VISALIA -- Measure R, a half-cent sales tax approved by Tulare County voters for road and transportation projects, has generated almost $5 million more in its first year than backers expected.
The measure was passed in November 2006 and took effect in April 2007. By last month, about $26.4 million was collected -- well over the $21.7 million that was originally projected by the Tulare County Association of Governments.
Tulare County Supervisor Phil Cox said the 21% difference is largely due to conservative revenue estimates used to project sales taxes in the county. "We used one-year-old numbers, and we purposely did not build any growth into the revenue plan. So even if our growth slows next year, we're still ahead of our projections."
"But we didn't anticipate the revenues being this strong," Cox added.
The increase comes even as Tulare County -- like other areas of the state -- is gripped by a sluggish economy. But when things cost more to buy, they also generate more sales tax. For each $10 spent on retail merchandise and services -- just about anything except food groceries for home use and prescription medications -- Measure R reaps a nickel.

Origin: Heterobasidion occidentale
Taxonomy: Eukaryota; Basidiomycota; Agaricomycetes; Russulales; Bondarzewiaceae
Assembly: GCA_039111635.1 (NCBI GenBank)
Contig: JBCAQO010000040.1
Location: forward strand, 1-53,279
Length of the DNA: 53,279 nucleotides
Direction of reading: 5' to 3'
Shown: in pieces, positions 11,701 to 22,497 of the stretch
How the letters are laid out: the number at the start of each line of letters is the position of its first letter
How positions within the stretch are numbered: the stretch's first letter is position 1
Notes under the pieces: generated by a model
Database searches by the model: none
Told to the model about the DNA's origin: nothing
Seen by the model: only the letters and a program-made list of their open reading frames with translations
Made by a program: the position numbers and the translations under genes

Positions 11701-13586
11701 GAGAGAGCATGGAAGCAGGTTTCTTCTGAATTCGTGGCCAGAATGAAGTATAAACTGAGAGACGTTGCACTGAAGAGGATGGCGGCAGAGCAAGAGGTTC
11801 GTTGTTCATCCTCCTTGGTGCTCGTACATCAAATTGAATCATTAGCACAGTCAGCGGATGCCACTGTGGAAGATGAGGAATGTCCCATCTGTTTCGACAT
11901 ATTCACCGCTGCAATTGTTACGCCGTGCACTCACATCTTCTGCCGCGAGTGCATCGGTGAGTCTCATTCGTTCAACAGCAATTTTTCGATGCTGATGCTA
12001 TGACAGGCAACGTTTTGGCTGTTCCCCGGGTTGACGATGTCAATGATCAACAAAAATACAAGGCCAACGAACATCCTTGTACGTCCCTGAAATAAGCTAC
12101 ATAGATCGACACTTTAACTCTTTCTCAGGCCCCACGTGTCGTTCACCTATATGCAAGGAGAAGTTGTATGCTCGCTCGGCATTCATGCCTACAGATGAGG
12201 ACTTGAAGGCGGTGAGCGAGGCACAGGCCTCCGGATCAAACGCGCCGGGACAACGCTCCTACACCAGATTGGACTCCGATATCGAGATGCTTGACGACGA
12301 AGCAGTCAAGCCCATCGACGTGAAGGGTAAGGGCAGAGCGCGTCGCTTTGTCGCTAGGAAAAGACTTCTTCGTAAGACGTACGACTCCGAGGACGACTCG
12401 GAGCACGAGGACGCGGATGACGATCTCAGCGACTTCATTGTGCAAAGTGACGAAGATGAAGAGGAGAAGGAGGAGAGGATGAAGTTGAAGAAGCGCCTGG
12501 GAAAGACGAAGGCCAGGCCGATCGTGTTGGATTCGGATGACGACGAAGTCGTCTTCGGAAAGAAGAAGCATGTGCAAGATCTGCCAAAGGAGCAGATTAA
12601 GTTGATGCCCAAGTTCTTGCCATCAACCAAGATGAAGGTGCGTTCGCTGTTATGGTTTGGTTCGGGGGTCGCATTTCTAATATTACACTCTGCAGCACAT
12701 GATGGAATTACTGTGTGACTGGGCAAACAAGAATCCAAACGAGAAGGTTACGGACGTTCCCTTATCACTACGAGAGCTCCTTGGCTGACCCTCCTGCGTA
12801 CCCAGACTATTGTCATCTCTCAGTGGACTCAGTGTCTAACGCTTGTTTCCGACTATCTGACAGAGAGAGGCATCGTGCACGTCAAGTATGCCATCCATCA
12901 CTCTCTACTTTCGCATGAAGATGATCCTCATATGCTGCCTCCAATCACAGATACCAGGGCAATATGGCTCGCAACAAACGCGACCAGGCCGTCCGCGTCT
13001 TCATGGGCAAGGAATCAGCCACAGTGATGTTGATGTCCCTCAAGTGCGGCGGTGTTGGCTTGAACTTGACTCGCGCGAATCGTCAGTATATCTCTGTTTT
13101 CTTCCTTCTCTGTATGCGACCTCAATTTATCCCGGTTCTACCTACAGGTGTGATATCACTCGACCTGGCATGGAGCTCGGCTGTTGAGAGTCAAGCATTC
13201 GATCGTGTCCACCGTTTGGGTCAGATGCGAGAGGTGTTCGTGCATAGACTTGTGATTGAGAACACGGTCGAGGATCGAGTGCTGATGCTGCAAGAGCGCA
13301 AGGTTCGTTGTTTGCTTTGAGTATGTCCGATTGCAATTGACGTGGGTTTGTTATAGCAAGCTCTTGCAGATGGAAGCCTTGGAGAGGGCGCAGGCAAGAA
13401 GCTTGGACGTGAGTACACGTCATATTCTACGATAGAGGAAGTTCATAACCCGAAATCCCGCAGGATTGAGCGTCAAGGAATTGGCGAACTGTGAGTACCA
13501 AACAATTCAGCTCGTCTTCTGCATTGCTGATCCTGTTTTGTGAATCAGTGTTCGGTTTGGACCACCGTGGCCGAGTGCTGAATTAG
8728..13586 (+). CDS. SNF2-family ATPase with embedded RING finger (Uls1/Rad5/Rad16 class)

"The additional money just increases what we are able to do with Measure R," said Ted Smalley, executive director of the Association of Governments.
Cox said the unexpected cash not only provides more money to each of the Tulare County cities that get a bite of the Measure R pie, but also allows the countywide authority to move road projects ahead of schedule on the spending timeline.
Visalia, for instance, was originally projected to receive $1.6 million in funds for city road and transportation plans in the 2007-08 budget year; instead, Measure R provided the city with nearly $2.1 million. Tulare saw its Measure R share jump from an expected $692,000 to more than $867,000.
The county association, which doubles as the Tulare County Transportation Authority that oversees Measure R spending, will receive a full report on Measure R at its meeting Monday in Tulare.